The biggest obstacle for indoor gardeners remains how to provide plants with proper light. While some survive just fine with the diffused light they receive through windows, many plants require more direct lighting. For cases such as these, indoor grow lights provide an alternative to natural sunlight you would find outdoors. When used properly, growing lights are quite effective. They can even be placed on a timer, which is certainly more than can be said for the sun.
Choose a type of light bulb consistent with the type of plants you are attempting to grow. You can select metal halide (good for green leafy plants), high pressure sodium (causes budding and flowering, best as a secondary light source), fluorescent (great for seedlings and low-light plants), light-emitting diode (LED) and incandescent (both of which are only suitable as a secondary source).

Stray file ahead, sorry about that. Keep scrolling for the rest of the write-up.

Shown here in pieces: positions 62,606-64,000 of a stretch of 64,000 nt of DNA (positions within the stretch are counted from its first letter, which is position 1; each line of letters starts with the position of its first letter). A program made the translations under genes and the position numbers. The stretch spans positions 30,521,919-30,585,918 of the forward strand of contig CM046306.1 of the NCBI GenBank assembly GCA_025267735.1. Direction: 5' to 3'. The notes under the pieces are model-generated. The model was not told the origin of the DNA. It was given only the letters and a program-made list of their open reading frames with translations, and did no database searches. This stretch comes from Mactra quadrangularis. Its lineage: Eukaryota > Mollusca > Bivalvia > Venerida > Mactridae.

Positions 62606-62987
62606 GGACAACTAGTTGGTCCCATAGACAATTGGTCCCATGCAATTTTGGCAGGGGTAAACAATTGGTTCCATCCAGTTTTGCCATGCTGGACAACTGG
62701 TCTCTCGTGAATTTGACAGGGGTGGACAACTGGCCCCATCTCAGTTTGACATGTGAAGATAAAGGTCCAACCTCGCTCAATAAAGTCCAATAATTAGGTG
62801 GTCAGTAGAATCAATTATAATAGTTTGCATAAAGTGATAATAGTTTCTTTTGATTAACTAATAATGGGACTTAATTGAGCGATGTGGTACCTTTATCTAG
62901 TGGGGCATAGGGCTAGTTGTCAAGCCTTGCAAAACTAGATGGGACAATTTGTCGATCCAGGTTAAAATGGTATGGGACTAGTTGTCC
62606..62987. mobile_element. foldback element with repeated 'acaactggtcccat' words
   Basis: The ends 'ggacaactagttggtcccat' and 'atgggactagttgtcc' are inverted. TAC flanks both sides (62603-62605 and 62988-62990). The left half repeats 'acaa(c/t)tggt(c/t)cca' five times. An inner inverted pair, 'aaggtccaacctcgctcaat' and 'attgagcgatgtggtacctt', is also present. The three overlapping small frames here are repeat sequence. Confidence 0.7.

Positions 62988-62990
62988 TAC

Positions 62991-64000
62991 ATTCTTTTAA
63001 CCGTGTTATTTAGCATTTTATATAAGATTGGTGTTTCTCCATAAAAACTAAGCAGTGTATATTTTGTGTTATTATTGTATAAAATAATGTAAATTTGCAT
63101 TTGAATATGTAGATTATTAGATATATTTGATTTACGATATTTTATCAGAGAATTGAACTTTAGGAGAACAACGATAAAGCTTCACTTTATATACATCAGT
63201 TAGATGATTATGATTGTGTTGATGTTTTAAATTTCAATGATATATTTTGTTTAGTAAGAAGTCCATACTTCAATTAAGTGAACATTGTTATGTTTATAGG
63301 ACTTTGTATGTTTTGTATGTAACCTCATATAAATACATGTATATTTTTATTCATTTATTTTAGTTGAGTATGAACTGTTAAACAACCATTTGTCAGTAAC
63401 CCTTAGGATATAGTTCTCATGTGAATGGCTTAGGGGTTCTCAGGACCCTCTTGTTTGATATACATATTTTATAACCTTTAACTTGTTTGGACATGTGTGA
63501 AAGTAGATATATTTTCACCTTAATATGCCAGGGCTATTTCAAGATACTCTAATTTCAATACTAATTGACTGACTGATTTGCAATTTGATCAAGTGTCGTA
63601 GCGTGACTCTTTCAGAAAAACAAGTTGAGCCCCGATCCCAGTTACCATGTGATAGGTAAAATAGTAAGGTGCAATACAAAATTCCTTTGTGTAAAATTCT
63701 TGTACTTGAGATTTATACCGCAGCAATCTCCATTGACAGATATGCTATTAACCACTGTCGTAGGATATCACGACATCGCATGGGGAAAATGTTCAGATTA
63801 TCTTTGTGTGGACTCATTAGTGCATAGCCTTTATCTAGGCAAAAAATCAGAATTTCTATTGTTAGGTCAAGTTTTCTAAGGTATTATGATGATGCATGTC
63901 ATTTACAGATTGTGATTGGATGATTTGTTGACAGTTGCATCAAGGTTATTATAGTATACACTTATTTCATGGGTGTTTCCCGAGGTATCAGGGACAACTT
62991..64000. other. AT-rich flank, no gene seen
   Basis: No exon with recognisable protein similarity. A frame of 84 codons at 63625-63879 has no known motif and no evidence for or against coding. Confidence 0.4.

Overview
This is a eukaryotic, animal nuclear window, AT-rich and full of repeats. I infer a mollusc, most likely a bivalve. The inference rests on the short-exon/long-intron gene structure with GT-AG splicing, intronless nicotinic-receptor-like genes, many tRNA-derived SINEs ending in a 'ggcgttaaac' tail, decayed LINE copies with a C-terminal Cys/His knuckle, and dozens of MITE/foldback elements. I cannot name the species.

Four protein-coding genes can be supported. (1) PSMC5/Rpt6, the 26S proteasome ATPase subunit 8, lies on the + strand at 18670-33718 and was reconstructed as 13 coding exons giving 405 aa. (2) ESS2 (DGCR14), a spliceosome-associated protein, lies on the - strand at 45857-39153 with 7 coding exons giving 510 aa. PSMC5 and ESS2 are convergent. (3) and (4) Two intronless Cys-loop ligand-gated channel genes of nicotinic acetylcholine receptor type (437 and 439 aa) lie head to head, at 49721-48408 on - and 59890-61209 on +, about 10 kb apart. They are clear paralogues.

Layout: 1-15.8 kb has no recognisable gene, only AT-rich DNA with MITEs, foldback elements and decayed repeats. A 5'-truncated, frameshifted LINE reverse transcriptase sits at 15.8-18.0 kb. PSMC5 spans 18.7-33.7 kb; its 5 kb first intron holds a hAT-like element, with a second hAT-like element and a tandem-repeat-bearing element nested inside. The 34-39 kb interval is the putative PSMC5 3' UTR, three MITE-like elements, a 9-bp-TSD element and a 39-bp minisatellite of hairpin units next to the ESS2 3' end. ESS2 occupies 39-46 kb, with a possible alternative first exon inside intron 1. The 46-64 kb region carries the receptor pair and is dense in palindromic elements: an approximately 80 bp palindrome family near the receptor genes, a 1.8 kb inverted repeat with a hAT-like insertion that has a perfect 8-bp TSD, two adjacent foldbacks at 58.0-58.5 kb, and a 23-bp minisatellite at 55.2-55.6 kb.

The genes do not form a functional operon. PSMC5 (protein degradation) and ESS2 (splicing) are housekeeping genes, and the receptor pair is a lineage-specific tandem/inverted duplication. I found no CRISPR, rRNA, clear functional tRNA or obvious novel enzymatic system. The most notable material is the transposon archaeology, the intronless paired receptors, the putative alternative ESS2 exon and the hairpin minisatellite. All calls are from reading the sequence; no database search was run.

Move the lights up away from the plants as they begin to grow to avoid scorching. How much distance is needed depends on the type of plants and the kind of grow lights you are using. Leave at least a few inches of space no matter what you're growing.
Determine the best light cycle for the plants you are attempting to grow. For instance, some plants require 12 hours of light followed by 12 hours of darkness, while others require more or less light.
Connect your lights to a timing device to ensure consistent light cycles. It is easy to forget and miss a cycle, which can have detrimental effects.
Replace bulbs when they die out. This requires keeping a close watch on your lighting system. A close watch is also a good idea to avoid any safety hazards, such as wires touching light bulbs.
Maintain a healthy temperature in your grow room and proper moisture in the soil. If necessary, employ fans to keep things cool.